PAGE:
Sunday, July 31, 2011

Bookish Images Monday 8/1/11--And the winner of my giveaway!

I'd love for you to participate in Bookish Images Monday.

Remember, you do NOT have to post a ton of images--one will be fine if that's all you want to do! (I just tend to go a little crazy.)

They can just be interesting or pretty book covers if you want. Or just pictures of books, bookcases, libraries or bookstores. Or they can be humorous, or vintage, or related to movies based on books. They just need to be book-related in some way.

Feel free to grab this button:

Book Images Monday

Be sure to post your link in the Mr. Linky below, leave a comment, and visit others who may participate!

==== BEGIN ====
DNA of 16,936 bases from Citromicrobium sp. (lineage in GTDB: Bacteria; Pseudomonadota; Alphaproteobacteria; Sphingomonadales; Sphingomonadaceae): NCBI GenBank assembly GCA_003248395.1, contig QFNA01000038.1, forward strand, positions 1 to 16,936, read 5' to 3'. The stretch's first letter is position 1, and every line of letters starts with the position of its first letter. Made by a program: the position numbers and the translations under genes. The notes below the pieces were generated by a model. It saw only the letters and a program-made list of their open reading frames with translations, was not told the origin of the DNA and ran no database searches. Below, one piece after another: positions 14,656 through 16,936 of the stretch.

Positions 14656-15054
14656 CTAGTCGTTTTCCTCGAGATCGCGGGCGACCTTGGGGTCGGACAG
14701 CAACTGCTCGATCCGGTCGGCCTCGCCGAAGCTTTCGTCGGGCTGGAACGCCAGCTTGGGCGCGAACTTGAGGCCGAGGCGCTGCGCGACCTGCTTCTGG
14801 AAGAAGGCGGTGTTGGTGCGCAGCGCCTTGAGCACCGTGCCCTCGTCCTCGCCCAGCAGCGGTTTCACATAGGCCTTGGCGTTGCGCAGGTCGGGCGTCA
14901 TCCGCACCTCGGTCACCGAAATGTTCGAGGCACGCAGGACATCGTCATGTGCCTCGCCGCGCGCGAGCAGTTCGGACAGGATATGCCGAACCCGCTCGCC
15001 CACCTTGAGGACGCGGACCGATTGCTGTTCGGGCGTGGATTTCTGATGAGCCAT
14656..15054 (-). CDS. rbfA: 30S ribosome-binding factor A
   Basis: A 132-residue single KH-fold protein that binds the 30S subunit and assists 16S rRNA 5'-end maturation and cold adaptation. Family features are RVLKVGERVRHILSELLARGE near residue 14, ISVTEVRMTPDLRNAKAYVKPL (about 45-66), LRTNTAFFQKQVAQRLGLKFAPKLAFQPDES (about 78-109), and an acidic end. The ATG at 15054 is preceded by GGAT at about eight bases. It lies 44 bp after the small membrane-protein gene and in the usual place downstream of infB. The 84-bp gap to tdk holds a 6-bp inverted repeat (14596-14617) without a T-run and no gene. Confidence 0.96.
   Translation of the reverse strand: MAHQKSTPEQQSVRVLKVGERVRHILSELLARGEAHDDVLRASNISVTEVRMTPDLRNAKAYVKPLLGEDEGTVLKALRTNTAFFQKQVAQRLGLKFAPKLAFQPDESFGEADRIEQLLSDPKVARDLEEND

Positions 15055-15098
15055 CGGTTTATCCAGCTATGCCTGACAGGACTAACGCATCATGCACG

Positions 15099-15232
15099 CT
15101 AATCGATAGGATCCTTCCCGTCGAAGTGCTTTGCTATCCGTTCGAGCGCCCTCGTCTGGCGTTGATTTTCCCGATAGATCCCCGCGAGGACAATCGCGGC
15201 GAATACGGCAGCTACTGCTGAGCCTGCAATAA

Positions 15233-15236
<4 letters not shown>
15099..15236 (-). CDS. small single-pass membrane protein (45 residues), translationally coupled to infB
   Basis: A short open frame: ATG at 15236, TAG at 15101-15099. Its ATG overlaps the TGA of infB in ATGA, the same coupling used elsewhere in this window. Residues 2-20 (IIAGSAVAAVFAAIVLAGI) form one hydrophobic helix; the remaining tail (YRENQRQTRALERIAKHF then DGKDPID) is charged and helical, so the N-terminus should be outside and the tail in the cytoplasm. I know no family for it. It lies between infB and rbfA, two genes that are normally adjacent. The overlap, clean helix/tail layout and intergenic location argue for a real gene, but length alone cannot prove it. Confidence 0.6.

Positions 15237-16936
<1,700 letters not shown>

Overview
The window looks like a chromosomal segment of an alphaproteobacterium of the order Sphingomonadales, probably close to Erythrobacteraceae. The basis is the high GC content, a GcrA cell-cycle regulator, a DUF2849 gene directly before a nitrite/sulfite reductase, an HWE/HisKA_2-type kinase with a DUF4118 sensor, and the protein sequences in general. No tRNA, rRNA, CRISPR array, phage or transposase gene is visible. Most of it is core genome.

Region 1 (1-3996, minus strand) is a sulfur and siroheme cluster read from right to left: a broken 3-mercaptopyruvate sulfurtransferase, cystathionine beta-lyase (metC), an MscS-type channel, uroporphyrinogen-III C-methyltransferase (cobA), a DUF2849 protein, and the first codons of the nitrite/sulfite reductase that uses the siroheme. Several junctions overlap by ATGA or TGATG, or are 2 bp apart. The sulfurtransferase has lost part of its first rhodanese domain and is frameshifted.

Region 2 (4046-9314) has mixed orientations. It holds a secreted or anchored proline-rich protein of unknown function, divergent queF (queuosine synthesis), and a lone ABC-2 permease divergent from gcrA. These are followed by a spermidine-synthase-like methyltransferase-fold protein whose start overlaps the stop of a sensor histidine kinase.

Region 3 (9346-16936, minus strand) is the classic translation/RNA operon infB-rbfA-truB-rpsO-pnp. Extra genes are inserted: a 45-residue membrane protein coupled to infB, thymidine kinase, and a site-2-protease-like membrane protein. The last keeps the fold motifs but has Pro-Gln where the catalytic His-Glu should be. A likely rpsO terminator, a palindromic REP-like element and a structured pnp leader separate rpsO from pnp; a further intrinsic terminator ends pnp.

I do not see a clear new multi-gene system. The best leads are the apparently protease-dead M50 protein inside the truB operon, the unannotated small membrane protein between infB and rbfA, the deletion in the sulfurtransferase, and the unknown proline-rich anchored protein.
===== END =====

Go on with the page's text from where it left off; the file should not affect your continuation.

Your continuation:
I'm so pleased to announce that the winner of my give-away of Lisa T. Bergren's Cascade is:

Beckie B!

Beckie, I'll be contacting you my e-mail to get your mailing address.

I used to find the winner, so everything was fair and above-board. Thanks so much to everyone who entered! I'll be having another give-away sometime in the not too distant future, so stay tuned.

Thursday, July 28, 2011

My Review of Lisa T. Bergren's Cascade--and a Give-away!

My very first give-away! See details after my review

Romance! Danger! Intrigue! Political machinations! Violent medieval battles!

They're all part and parcel of the nonstop action that makes up Lisa T. Bergren's Cascade, the second in her River of Time series aimed at YA readers.

Being a big fan of time travel and of Bergren's writing, I was looking forward to this book.

The two modern-day sisters, Gabriela and Evangelia Bettarini, decide to go back to medieval Italy. This time, their Mom--an avid historian and archeaologist--takes the trip with them.